wiki:ioc_device_api

Version 7 (modified by alain, 3 years ago) (diff)

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IOC device API

A) General principles

This device allows the kernel to access various external mass storage peripherals such as a magnetic hard disk or a SD card, that can store blocks of data in a linear array of sectors indexed by a simple lba (logic block address).

The block size is supposed to be 512 bytes.

It supports a first user API, used by the user-level system calls, implementing four operation types : the IOC_READ, IOC_WRITE, IOC_SYNC_READ, and IOC_SYNC_WRITE operations move a given number of contiguous blocks between the block device and a kernel memory buffer. This API is detailed in section C below.

  • The asynchronous READ and WRITE operations are not directly executed by the client thread. The READ and WRITE requests are registered in the waiting queue rooted in the IOC chdev descriptor. These requests are actually handled by a dedicated server thread running in the cluster containing the chdev descriptor, that call the ioc_driver_cmd() function.
  • The synchronous SYNC_READ and SYNC_WRITE operations does not use the waiting queue, and does not use the server thread. The client thread calls directly the ioc_driver_cmd() function.

Most IOC device implementation have a DMA capability, and the data transfer is not done by the software, but is actually done by the hardware device. The IOC IRQ signaling the transfer completion is routed to the core executing the server thread, and handled by the ioc_driver_isr() function (ISR stand for Interrupt Service Routine).

In the IOC-RDK implementation the IOC block device is actually implemented as physical memory. This IOC-RDK implementation does not use DMA, and does not use an IRQ. The data transfer is directly executed by the ioc_driver_cmd() software function.

To access the various drivers, this FBF device defines a lower-level driver API, that is detailed in section D below.

All IOC device structures and access functions are defined in the dev_ioc.c et dev_ioc.h files.

B) Initialisation

The IOC device dev_ioc_init() function makes the following initializations :

  • It selects a core in cluster containing the IOC chdev to execute the IOC server thread.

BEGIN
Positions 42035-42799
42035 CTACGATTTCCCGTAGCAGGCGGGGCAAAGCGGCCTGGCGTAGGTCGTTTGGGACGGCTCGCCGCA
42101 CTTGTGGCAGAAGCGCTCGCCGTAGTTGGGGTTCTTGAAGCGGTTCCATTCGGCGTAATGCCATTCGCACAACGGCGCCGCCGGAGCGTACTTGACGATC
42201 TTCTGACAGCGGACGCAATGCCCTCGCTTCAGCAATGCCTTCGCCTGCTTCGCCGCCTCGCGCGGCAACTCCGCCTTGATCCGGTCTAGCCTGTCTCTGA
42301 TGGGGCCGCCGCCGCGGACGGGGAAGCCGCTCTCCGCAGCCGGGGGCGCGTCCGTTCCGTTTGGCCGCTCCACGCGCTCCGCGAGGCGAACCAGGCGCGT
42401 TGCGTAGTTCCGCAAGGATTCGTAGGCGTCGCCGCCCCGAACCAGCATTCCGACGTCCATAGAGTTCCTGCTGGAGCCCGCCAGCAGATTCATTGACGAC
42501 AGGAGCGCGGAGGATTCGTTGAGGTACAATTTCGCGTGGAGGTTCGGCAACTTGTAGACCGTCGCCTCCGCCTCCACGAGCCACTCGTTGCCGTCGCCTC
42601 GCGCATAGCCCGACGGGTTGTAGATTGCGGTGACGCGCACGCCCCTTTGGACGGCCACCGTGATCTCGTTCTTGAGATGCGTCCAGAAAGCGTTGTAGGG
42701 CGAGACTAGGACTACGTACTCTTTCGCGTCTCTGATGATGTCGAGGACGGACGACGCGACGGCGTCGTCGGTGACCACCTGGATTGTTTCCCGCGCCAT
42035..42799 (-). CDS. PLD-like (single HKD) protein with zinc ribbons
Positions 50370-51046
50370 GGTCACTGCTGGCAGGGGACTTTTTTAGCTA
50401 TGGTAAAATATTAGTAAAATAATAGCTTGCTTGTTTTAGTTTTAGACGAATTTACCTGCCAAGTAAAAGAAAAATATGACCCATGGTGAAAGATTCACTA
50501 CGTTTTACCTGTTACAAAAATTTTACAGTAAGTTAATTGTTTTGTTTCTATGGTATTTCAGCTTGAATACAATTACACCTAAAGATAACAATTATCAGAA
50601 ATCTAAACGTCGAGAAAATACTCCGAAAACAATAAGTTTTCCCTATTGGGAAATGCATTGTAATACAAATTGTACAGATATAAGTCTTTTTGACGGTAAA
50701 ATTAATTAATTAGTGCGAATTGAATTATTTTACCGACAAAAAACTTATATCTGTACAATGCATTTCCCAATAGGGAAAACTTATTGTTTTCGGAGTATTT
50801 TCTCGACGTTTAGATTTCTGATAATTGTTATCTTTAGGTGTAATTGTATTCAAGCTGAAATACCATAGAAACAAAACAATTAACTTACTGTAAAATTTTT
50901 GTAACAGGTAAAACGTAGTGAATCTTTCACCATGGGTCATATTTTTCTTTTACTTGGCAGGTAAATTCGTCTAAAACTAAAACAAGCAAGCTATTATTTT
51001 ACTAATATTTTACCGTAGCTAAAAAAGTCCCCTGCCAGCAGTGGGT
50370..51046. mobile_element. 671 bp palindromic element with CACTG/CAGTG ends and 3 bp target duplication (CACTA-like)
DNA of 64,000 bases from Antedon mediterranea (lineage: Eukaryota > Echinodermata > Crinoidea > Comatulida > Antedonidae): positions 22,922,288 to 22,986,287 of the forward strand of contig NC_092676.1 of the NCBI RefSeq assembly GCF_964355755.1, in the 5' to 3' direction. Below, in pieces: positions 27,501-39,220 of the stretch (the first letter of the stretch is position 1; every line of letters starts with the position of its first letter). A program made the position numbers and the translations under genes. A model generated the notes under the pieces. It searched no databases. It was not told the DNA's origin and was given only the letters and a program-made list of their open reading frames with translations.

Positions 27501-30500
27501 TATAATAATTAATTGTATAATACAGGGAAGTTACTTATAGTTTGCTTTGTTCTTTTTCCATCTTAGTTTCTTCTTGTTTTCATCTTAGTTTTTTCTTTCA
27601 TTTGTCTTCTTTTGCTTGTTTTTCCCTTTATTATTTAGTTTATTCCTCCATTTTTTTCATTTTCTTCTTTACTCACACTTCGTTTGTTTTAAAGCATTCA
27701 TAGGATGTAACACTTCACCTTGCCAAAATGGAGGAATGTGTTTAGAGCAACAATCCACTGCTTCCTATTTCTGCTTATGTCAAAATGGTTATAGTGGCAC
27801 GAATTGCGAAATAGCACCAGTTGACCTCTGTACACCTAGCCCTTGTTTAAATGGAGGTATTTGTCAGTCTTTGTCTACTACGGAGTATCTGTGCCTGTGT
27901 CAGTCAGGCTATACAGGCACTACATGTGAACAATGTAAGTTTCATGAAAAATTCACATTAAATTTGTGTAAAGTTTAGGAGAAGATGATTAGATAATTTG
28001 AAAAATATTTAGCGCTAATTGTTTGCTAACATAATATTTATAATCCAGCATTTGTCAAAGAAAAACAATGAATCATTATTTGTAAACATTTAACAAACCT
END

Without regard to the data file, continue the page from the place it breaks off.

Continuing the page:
• it links the IOC IRQ to the core executing the IOC server thread.
  • it initialises the IOC specific fields of the chdev descriptor.
  • it initialises the implementation specific IOC hardware device,
  • it initializes the specific software data structures required by a given hardware implementation.

It must be called by a local thread.

C) User API

The void dev_ioc_move_data() blocking function moves <count> contiguous blocks of data between the block device, indexed by the <lba> argument, and a kernel buffer, identified by the <buffer_xp> argument.

  • The cmd_type argument defines the operation type.
  • The buffer_xp argument is an extended pointer on the kernel buffer.
  • The lba argument is the first block index in block device.
  • The count argument is the number of blocks to move.

The I/O operation is always blocking for the calling thread, but the blocking policy depends on the operation type.

C.1) Asynchronous operations

Almos-mkh uses the asynchronous, READ & WRITE operations, for most data transfers between the file system on the IOC, and the file system cache in memory. The scenario is the following :

  1. When a client thread request an I/O operation, the request is registered in the ioc_command_t structure embedded in the client thread descriptor, and the client thread registers itself in the waiting queue rooted in the IOC chdev. Then the client thread blocks on the THREAD_BLOCKED_IO condition, and deschedules.
  2. The DEV server thread attached to the IOC device descriptor handles all commands registered in the IOC device waiting queue. For each pending request, it calls the IOC driver CMD (command) function to ask the hardware device to do the transfer. Then, the server thread blocks on the THREAD_BLOCKED_ISR condition, and deschedules.
  3. When the I/O operation completed, the IOC driver ISR (Interrupt Service Routine) signaling completion reactivates the server thread.
  4. The server thread reactivates the client thread, and handle the next request in the IOC waiting queue, or reschedules if the queue is empty.

Note : According to the scheduler policy, the DEV thread has an higher priority than any user thread, but it is not selected when the associated waiting queue is empty.

C.2) Synchronous I/O operations

Almost-mkh uses the synchronous SYNC_READ and SYNC_WRITE operations in the kernel_init() function, or to update the FAT (both the FAT mapper in memory, and the FAT on IOC device), or to update a directory on IOC device when a new file is created.

These synchronous operations use neither the IOC device waiting queue, nor the DEV server thread, and the IRQ. The client thread does not deschedules : it registers the arguments in the IOC command structure embedded in the client thread descriptor, and calls directly the blocking IOC driver CMD function,

D) Driver API

The IOC device defines uses the same four command types to access the IOC driver(s) :

  • IOC_WRITE : move blocks from a kernel buffer to the hardware device, with a descheduling policy.
  • IOC_READ : move blocks from the hardware device to a kernel buffer, with a descheduling policy.
  • IOC_SYNC_WRITE : move blocks from a kernel buffer to the hardware device, with a polling policy.
  • IOC_SYNC_READ : move blocks from the hardware device to a kernel buffer, with a polling policy.

These four commands use the three following arguments, that must be registered, with the command type, in the ioc_command_t structure embedded in the client thread descriptor :

  • count : number of contiguous blocks to be moved.
  • buffer_xp : extended pointer on kernel buffer.
  • lba : logic block address (index of block in hardware device).